The 2014 Ram 1500 with the 3.0-liter EcoDiesel could be considered the first full-size pickup with a diesel engine. Or it could be considered the first diesel in a full-size pickup.
That’s not a tautology. There is a difference. The latter is an engine with a truck around it. And it’s a great truck, as we noted in our review. But we thought the engine deserved a closer look.
The three-liter diesel is actually not a product of the Chrysler Group but rather VM Motori, an Italian diesel engine specialist that’s been supplying engines to Chrysler since 1992.
The engine, as noted above, is a three liter, a 60-degree V-6, with dual-overhead-cams and four valves per cylinder and it’s rated at 240 horsepower at 3,600 rpm and trailer-towing 420 lb.-ft. at 2,000 rpm.
To provide a rugged basis for the 3.0-liter EcoDiesel as well as reduce vibration, noise and harshness, the engine block and bedplate are constructed of compacted graphite iron, or CGI, with the graphite in it distributed more evenly. A structural aluminum oil pan adds stiffness.
The cylinder heads are made from aluminum, heat-treated and with individual bearing caps to reduce friction and further reduce NVH.
The crankshaft and connecting rods are made from forged steel, the pistons from aluminum alloy, chosen to reduce reciprocating mass in the engine, improving efficiency and what Ram calls “performance feel.” Oil jets directed at the bottom of the pistons help control piston temperatures,
The fuel delivery system uses Fiat’s MultiJet II common-rail injection system with 29,000 psi line pressure. High-dispersion nozzles and a new servovalve allow up to eight times per cylinder cycle with greater precision. The system has improved interval control between two consecutive injections, which reduces fuel consumption and improves emissions via improved injection timing and better fuel distribution in the combustion chamber.
On the backside of engine operation is a state-of-the-art selective catalytic reduction to decrease exhaust emissions, using a Diesel Exhaust Fluid system. The system reduces both NOx emissions, the big hurdle for clean diesel exhaust.
The Diesel Exhaust Fluid, or DEF, is a urea solution similar to AdBlue used by certain German manufacturers. The DEF works with the Selective Catalytic Reduction System to reduce NOx, along with specific improvements to decrease DEF buildup in the system. Soot trapped in the exhaust is periodically burned off in a way that doesn’t increase particulate emissions while also improving fuel economy.
The system includes an insulated DEF tank with heated lines to mitigate the effects of cold-weather starting, plus a passive cooling system which doesn’t require engine coolant for the DEF injectors.
The DEF tank holds eight gallons of fluid, and while how the truck is operated determines how frequently the tank must be refilled, typical refill is required about every 10,000 miles. The filler for DEF is under the fuel door, making it easy for owners to refill the tank with DEF fluid, which is available over the parts counter at Mopar and Chrysler Group dealerships and at Cummins dealers and distributors.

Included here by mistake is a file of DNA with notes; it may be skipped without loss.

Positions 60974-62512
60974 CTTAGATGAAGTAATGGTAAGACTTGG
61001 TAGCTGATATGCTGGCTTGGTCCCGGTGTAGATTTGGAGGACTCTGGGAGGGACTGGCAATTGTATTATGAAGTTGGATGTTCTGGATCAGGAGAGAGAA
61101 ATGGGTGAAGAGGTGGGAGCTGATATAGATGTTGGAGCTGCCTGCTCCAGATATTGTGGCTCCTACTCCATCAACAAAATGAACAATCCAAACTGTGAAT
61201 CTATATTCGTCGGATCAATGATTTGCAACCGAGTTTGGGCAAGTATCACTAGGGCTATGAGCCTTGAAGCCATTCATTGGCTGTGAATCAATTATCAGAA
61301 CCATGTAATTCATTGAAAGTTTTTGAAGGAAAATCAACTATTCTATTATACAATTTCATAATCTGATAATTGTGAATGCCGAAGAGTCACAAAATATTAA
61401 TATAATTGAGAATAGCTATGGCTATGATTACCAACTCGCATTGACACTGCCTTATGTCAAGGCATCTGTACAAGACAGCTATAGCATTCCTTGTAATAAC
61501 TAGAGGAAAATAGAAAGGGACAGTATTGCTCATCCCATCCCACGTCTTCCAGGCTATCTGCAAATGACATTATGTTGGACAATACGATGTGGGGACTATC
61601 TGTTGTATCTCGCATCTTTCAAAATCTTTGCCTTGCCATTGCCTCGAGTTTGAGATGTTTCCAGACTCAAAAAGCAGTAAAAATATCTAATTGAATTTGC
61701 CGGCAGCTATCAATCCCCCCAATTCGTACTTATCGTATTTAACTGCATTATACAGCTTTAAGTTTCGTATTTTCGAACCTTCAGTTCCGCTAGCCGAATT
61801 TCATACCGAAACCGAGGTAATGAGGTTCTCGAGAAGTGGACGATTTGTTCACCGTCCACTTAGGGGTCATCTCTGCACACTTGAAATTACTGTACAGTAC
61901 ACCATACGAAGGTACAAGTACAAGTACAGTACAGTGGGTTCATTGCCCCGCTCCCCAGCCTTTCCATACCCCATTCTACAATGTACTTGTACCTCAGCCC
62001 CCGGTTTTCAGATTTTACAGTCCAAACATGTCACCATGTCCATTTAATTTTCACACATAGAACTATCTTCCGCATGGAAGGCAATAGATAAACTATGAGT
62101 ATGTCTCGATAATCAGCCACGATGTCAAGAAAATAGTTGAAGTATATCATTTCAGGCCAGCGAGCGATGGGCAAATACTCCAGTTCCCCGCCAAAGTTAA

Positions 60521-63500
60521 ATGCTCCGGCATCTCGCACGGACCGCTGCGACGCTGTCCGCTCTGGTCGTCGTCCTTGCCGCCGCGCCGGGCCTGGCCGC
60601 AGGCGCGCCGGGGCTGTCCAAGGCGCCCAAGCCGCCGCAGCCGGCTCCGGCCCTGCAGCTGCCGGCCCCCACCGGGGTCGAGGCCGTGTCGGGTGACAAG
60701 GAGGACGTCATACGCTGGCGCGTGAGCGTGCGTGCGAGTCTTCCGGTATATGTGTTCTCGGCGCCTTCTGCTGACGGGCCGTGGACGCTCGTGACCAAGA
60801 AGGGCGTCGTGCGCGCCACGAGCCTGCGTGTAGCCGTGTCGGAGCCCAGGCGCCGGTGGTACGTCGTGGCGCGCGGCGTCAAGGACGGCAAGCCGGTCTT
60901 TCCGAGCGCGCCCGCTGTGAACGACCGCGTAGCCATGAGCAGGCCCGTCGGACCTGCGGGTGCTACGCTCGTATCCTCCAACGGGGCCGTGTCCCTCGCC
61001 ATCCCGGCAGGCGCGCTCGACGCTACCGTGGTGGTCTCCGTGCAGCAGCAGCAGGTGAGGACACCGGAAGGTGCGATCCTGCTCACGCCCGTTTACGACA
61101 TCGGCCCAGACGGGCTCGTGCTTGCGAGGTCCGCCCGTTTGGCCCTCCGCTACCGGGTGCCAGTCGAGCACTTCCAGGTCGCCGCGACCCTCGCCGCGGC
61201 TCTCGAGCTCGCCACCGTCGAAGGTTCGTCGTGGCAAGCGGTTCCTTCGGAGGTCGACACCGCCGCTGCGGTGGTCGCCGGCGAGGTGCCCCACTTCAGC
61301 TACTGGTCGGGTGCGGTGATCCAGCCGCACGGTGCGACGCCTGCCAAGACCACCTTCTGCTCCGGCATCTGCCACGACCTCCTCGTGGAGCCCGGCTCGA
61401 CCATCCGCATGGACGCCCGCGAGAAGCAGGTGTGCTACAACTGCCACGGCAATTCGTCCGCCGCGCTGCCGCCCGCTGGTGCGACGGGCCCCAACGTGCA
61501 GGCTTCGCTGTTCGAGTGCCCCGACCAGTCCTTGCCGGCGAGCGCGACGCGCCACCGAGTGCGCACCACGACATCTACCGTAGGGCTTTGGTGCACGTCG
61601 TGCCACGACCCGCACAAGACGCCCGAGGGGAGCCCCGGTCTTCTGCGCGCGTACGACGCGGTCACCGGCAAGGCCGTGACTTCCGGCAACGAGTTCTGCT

The engine has a standard oil cooler, and if the prescribed 5W30 synthetic oil is used, the engine oil has a 10,000 mile replacement interval, making it possible to refill the DEF tank during an oil change. The instrument panel has a DEF gauge, similar to that of a fuel gauge, so the driver knows how much DEF remains in the tank. The 3.0-liter EcoDiesel is the only engine with an exhaust urea injection system with a gauge. Everybody else wants you to return to your dealer to find out.
For fuel, the 3.0-liter EcoDiesel runs on standard ultra-low sulfur fuel, the stuff at the corner gas station, but for for those with a source, B-20 biodiesel can be used.
However, while the 3.0-liter EcoDiesel is the first diesel engine in a full-size pickup—Jeep also uses it in the Grand Cherokee, don’t expect it to be an only for very long. General Motors is said to be mulling dusting off the stillborn 4.5-liter Duramax V-8 that had been slated for the GMC Sierra and Chevrolet Silverado before GM went into quasi-bankruptcy, and the all-new 2015 GMC Canyon and 2015 Chevrolet Colorado midsize trucks will have four-cylinder 2.8-liter Duramax diesel engine power come next year. Nissan showed a Cummins 2.8-liter four-cylinder diesel in a Frontier pickup truck concept that was really more of a tease of what’s coming. There’s more in the works, though no one is necessarily talking. Just don’t expect the 3.0-liter EcoDiesel to be the last in the less-than-heavy duty pickup to have diesel power.
(Note: Yes, we know Volkswagen sole a pickup version of the Rabbit here in the early ‘80s, but that’s history. We’re looking, at least at the moment at the here and now).